So he waited, and so they rode back together to Colonel Bishop's house. They rode very slowly, at a walking pace, and some whom they passed marvelled to see the doctor-slave on such apparently intimate terms with his owner's niece. One or two may have promised themselves that they would drop a hint to the Colonel. But the two rode oblivious of all others in the world that morning. He was telling her the story of his early turbulent days, and at the end of it he dwelt more fully than hitherto upon the manner of his arrest and trial.

The tale was barely done when they drew up at the Colonel's door, and dismounted, Peter Blood surrendering his nag to one of the negro grooms, who informed them that the Colonel was from home at the moment.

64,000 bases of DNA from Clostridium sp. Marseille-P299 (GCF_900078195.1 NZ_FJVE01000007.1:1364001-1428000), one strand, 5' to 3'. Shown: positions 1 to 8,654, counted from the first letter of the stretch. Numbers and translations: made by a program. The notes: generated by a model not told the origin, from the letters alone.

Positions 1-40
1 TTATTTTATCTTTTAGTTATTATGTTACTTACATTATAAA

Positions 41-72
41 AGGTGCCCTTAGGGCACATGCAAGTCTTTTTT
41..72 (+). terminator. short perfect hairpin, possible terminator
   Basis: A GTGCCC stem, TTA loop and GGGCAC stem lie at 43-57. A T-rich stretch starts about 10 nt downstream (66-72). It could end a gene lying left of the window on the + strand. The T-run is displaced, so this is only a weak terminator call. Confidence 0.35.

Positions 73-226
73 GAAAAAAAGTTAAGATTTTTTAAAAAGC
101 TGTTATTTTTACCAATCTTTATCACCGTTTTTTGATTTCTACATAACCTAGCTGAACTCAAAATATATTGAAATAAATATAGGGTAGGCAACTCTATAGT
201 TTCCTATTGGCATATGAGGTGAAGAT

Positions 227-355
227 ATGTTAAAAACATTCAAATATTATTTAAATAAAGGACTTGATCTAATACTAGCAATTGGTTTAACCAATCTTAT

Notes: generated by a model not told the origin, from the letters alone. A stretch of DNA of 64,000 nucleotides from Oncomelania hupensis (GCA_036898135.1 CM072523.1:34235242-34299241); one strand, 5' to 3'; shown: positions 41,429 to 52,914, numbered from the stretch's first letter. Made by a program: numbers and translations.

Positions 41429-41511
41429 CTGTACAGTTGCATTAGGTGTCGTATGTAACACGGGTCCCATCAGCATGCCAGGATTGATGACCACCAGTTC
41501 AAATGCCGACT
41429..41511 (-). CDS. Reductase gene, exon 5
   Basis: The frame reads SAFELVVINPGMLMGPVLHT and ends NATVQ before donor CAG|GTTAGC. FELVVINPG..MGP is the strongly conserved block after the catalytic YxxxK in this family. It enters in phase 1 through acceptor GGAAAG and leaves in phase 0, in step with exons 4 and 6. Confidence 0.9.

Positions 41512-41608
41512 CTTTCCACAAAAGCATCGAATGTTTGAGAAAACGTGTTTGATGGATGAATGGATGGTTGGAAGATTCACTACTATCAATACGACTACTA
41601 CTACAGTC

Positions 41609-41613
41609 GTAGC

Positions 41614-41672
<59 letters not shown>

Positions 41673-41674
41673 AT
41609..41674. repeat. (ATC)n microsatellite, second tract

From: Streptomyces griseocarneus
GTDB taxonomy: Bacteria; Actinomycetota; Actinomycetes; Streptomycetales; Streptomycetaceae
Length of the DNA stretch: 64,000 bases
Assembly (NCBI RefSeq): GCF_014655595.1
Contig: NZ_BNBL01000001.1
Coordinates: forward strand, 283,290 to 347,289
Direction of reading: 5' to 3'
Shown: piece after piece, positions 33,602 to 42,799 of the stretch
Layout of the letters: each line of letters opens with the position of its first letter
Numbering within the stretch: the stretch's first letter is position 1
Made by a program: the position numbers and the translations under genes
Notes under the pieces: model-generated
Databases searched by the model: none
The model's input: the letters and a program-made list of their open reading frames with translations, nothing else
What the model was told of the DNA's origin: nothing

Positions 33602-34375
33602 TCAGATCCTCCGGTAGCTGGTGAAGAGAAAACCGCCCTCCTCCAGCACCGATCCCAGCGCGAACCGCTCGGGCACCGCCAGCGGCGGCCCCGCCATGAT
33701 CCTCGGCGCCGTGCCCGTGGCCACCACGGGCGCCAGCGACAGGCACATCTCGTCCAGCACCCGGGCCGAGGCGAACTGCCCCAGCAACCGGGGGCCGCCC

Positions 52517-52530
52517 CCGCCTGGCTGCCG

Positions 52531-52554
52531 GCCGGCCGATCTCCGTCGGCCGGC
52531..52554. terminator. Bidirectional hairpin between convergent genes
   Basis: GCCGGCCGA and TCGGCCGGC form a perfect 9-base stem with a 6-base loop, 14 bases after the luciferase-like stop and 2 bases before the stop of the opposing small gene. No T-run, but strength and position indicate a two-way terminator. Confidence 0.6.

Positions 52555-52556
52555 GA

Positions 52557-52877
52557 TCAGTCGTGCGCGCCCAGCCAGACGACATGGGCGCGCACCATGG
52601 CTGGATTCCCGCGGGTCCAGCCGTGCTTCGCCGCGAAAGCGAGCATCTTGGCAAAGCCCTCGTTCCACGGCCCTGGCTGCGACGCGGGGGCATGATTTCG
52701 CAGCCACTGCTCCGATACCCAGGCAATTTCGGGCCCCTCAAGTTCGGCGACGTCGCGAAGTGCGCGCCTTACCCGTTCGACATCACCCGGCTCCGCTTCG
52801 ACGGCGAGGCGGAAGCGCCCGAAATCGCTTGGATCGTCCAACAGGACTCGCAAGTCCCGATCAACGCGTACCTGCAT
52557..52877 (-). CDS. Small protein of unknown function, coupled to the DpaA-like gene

Even then they lingered a moment, she detaining him.

“I am sorry, Mr. Blood, that I did not know before,” she said, and there was a suspicion of moisture in those clear hazel eyes. With a compelling friendliness she held out her hand to him.

“Why, what difference could it have made?” he asked.

“Some, I think. You have been very hardly used by Fate.”

“Och, now....” He paused. His keen sapphire eyes considered her steadily a moment from under his level black brows. “It might have been worse,” he said, with a significance which brought a tinge of colour to her cheeks and a flutter to her eyelids.

He stooped to kiss her hand before releasing it, and she did not deny him. Then he turned and strode off towards the stockade a half-mile away, and a vision of her face went with him, tinted with a rising blush and a sudden unusual shyness. He forgot in that little moment that he was a rebel-convict with ten years of slavery before him; he forgot that he had planned an escape, which was to be carried into effect that night; forgot even the peril of discovery which as a result of the Governor's gout now overhung him.

Share on Twitter Share on Facebook